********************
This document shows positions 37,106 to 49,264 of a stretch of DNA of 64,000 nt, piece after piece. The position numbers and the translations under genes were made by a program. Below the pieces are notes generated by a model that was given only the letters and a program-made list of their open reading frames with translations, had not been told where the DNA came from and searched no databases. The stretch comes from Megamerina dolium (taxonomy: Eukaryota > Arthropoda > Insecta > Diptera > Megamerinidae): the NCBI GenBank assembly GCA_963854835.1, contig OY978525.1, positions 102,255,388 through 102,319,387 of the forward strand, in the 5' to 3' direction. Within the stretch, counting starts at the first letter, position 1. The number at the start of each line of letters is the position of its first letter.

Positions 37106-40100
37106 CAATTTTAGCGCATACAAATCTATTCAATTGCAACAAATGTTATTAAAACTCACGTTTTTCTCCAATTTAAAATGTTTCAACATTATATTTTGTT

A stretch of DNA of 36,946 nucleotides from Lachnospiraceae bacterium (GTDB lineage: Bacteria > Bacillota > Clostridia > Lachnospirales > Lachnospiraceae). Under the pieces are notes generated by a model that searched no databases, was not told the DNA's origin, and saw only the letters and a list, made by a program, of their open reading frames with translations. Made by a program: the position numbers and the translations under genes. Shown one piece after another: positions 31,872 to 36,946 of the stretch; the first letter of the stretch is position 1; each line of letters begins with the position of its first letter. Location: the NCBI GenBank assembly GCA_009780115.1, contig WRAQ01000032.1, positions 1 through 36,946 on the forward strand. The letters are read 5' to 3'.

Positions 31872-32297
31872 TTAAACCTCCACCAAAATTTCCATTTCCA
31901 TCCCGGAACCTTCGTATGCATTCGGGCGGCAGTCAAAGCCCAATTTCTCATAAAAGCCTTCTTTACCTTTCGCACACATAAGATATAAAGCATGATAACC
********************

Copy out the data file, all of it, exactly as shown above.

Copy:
This document shows positions 37,106 to 49,264 of a stretch of DNA of 64,000 nt, piece after piece. The position numbers and the translations under genes were made by a program. Below the pieces are notes generated by a model that was given only the letters and a program-made list of their open reading frames with translations, had not been told where the DNA came from and searched no databases. The stretch comes from Megamerina dolium (taxonomy: Eukaryota > Arthropoda > Insecta > Diptera > Megamerinidae): the NCBI GenBank assembly GCA_963854835.1, contig OY978525.1, positions 102,255,388 through 102,319,387 of the forward strand, in the 5' to 3' direction. Within the stretch, counting starts at the first letter, position 1. The number at the start of each line of letters is the position of its first letter.

Positions 37106-40100
37106 CAATTTTAGCGCATACAAATCTATTCAATTGCAACAAATGTTATTAAAACTCACGTTTTTCTCCAATTTAAAATGTTTCAACATTATATTTTGTT

A stretch of DNA of 36,946 nucleotides from Lachnospiraceae bacterium (GTDB lineage: Bacteria > Bacillota > Clostridia > Lachnospirales > Lachnospiraceae). Under the pieces are notes generated by a model that searched no databases, was not told the DNA's origin, and saw only the letters and a list, made by a program, of their open reading frames with translations. Made by a program: the position numbers and the translations under genes. Shown one piece after another: positions 31,872 to 36,946 of the stretch; the first letter of the stretch is position 1; each line of letters begins with the position of its first letter. Location: the NCBI GenBank assembly GCA_009780115.1, contig WRAQ01000032.1, positions 1 through 36,946 on the forward strand. The letters are read 5' to 3'.

Positions 31872-32297
31872 TTAAACCTCCACCAAAATTTCCATTTCCA
31901 TCCCGGAACCTTCGTATGCATTCGGGCGGCAGTCAAAGCCCAATTTCTCATAAAAGCCTTCTTTACCTTTCGCACACATAAGATATAAAGCATGATAACC